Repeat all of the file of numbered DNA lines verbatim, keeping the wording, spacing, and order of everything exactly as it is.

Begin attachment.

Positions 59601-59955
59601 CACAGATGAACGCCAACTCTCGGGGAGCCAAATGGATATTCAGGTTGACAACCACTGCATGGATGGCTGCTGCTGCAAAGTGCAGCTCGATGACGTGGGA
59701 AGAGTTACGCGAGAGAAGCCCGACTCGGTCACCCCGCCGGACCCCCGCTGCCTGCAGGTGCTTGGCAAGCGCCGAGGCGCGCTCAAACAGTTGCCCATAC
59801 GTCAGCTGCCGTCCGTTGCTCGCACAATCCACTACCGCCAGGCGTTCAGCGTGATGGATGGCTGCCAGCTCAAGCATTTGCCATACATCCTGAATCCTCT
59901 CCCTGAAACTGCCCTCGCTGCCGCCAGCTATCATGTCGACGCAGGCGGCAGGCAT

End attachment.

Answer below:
Positions 59601-59955
59601 CACAGATGAACGCCAACTCTCGGGGAGCCAAATGGATATTCAGGTTGACAACCACTGCATGGATGGCTGCTGCTGCAAAGTGCAGCTCGATGACGTGGGA
59701 AGAGTTACGCGAGAGAAGCCCGACTCGGTCACCCCGCCGGACCCCCGCTGCCTGCAGGTGCTTGGCAAGCGCCGAGGCGCGCTCAAACAGTTGCCCATAC
59801 GTCAGCTGCCGTCCGTTGCTCGCACAATCCACTACCGCCAGGCGTTCAGCGTGATGGATGGCTGCCAGCTCAAGCATTTGCCATACATCCTGAATCCTCT
59901 CCCTGAAACTGCCCTCGCTGCCGCCAGCTATCATGTCGACGCAGGCGGCAGGCAT